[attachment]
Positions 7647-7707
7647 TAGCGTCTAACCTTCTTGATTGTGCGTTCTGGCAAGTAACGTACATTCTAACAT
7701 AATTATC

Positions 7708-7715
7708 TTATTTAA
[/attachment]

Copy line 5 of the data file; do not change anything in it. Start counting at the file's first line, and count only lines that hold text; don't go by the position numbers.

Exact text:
7708 TTATTTAA